People living with HIV in the south are at far greater risk of dying from AIDS than those living in other regions.Many people are diagnosed with HIV late in the progression of the disease, at or near the point of full-blown AIDS, when treatment is less effective.In many southern states more than half of people who test positive for HIV and are aware of their status, are not receiving the minimum level of viral load testing and other periodic evaluations required for people considered to be “in care” for HIV. This is significantly higher than the national average of 33 percent.
In Arkansas, for example, an alarming 65 percent are categorized by the federal government as “not in care” or “unmet need” for HIV/AIDS services; in Alabama, 72 percent of people testing positive for HIV are not in care.In Mississippi, estimates of unmet need range between 50 and 70 percent.83 percent of people dying of AIDS in Mississippi are African-American.The Director of Mississippi’s Sexually Transmitted Disease/HIV Office said :
Save yourself a transatlantic airline fare to a developing country. Just come to Mississippi, where we have a vast underserved population.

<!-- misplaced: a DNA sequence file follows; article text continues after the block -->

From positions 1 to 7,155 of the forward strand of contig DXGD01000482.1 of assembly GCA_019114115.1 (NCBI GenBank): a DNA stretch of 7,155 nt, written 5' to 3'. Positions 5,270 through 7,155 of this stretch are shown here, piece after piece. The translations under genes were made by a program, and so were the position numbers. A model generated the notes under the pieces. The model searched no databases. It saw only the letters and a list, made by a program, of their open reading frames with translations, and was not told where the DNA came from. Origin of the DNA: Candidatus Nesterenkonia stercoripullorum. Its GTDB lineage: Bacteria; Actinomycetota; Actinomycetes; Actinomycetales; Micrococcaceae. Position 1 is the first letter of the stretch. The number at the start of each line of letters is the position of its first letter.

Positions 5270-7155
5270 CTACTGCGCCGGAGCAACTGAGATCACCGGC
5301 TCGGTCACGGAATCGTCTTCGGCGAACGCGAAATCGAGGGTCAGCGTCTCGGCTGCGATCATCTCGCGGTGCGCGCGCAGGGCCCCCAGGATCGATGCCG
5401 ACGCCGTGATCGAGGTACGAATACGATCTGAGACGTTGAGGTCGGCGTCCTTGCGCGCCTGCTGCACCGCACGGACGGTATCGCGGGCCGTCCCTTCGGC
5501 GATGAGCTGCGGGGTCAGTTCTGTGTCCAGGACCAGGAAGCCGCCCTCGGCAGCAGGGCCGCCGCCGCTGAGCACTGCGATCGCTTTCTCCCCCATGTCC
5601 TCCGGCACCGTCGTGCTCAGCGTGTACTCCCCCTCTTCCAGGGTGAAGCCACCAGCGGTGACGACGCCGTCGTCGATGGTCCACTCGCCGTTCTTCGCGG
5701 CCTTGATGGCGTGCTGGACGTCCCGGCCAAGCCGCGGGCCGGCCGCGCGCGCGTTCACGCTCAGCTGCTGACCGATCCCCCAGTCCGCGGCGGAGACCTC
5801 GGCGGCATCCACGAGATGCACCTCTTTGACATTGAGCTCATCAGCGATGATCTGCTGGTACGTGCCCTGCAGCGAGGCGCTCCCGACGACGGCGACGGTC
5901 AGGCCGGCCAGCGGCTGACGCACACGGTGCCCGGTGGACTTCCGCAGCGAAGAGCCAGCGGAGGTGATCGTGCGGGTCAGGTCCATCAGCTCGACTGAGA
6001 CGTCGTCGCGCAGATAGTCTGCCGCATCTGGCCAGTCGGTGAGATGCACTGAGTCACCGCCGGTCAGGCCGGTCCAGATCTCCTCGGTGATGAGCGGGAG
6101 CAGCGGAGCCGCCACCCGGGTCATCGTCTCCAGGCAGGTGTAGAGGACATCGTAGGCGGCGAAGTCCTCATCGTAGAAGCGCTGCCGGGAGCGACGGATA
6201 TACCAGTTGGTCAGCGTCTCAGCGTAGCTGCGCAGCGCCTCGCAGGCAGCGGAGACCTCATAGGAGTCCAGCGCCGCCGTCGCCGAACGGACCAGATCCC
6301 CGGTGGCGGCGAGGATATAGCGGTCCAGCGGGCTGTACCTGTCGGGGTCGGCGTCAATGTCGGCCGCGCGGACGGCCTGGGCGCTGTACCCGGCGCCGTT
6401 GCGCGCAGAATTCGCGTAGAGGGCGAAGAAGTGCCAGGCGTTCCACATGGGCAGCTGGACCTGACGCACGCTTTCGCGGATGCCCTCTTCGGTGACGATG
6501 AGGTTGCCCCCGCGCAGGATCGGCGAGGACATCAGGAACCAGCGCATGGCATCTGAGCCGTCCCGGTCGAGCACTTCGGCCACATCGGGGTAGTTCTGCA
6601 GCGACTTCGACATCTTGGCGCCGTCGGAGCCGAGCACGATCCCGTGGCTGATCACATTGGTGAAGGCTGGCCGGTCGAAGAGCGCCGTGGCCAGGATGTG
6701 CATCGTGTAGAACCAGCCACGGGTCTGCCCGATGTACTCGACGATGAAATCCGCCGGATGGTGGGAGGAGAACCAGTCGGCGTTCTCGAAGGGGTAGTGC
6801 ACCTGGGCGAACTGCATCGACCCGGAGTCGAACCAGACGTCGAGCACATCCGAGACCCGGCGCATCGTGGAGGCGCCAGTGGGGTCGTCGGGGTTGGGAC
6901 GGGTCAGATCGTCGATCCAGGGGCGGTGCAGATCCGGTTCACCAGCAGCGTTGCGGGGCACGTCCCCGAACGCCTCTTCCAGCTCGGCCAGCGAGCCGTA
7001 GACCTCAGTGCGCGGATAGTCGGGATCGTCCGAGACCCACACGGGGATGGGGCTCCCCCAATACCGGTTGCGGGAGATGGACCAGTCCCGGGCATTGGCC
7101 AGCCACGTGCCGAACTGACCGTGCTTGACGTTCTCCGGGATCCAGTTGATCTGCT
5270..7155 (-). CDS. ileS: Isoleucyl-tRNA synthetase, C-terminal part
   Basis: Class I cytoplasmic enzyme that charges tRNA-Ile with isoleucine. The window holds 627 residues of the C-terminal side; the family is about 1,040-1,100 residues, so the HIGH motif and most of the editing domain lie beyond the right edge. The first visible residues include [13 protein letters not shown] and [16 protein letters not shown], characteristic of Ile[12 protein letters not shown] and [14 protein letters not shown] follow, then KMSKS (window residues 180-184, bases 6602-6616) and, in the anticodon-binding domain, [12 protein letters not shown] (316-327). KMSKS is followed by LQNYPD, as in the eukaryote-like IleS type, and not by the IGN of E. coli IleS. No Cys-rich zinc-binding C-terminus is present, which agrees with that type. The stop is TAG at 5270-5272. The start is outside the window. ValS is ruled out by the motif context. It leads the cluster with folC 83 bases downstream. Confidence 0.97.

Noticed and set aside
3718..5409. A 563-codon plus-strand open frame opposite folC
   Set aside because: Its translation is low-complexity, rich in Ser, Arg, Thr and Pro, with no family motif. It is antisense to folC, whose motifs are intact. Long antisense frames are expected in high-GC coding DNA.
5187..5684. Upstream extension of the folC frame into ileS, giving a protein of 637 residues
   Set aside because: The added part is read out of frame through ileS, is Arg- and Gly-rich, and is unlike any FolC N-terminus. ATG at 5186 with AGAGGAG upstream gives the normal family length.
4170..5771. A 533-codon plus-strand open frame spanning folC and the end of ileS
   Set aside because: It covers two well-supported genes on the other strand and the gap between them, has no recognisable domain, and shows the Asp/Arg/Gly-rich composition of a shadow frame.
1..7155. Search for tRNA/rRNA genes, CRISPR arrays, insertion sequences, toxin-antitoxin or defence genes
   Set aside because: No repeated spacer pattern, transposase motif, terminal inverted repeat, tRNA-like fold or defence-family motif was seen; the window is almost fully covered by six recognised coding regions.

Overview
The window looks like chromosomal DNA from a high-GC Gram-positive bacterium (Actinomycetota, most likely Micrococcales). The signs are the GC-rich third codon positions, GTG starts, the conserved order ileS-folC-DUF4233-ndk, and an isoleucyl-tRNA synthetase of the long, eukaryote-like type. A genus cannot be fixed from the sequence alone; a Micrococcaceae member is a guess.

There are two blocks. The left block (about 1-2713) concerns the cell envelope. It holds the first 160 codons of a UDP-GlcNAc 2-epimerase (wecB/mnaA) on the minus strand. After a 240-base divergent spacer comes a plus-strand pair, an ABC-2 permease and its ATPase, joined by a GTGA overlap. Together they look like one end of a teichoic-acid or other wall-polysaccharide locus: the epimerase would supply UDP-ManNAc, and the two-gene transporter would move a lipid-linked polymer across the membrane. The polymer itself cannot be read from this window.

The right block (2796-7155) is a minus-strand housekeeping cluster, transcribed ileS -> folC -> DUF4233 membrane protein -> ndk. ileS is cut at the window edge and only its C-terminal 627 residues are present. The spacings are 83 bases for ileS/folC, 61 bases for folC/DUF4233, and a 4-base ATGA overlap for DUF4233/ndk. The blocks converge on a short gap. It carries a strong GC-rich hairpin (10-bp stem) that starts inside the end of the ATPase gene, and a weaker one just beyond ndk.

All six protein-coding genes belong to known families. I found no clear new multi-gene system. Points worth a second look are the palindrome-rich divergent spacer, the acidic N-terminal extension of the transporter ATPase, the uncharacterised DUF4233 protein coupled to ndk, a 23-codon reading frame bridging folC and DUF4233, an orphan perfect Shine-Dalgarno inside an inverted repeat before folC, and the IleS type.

III. Human Rights in the South: An Environment of Risk for HIV
The United States government and consequently, state governments, are obligated under international law to address the crisis of the HIV epidemic and the disproportionate impact of the disease on racial and ethnic minorities. Human rights instruments establish a right to health and the right of people living with HIV to access public health services without discrimination.Human rights treaties ratified by the United States establish an obligation to eliminate laws and policies that may not be discriminatory in intent but that result in clear discriminatory impact on racial and ethnic minorities.Many southern states are failing to meet these obligations both by neglecting the epidemic and by enforcing laws and policies that fuel the disease and intensify its impact on communities of color. The federal government has also neglected the epidemic in the South and bears the ultimate responsibility to ensure that all residents have access to health care and are free from discrimination.